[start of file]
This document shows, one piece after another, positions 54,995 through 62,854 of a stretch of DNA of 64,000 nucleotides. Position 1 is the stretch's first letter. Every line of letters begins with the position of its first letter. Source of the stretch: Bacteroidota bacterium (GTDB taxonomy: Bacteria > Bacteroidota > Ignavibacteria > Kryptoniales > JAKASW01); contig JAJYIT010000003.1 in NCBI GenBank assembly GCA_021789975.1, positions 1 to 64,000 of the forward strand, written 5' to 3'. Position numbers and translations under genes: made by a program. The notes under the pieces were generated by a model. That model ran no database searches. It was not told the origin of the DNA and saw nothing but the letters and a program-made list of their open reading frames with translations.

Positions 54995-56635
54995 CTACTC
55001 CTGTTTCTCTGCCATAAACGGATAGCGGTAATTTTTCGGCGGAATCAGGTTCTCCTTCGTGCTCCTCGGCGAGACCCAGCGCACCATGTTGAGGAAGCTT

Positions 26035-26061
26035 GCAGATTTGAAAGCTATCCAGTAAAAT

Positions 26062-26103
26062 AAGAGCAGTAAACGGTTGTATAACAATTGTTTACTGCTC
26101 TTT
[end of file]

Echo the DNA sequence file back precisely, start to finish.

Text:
This document shows, one piece after another, positions 54,995 through 62,854 of a stretch of DNA of 64,000 nucleotides. Position 1 is the stretch's first letter. Every line of letters begins with the position of its first letter. Source of the stretch: Bacteroidota bacterium (GTDB taxonomy: Bacteria > Bacteroidota > Ignavibacteria > Kryptoniales > JAKASW01); contig JAJYIT010000003.1 in NCBI GenBank assembly GCA_021789975.1, positions 1 to 64,000 of the forward strand, written 5' to 3'. Position numbers and translations under genes: made by a program. The notes under the pieces were generated by a model. That model ran no database searches. It was not told the origin of the DNA and saw nothing but the letters and a program-made list of their open reading frames with translations.

Positions 54995-56635
54995 CTACTC
55001 CTGTTTCTCTGCCATAAACGGATAGCGGTAATTTTTCGGCGGAATCAGGTTCTCCTTCGTGCTCCTCGGCGAGACCCAGCGCACCATGTTGAGGAAGCTT

Positions 26035-26061
26035 GCAGATTTGAAAGCTATCCAGTAAAAT

Positions 26062-26103
26062 AAGAGCAGTAAACGGTTGTATAACAATTGTTTACTGCTC
26101 TTT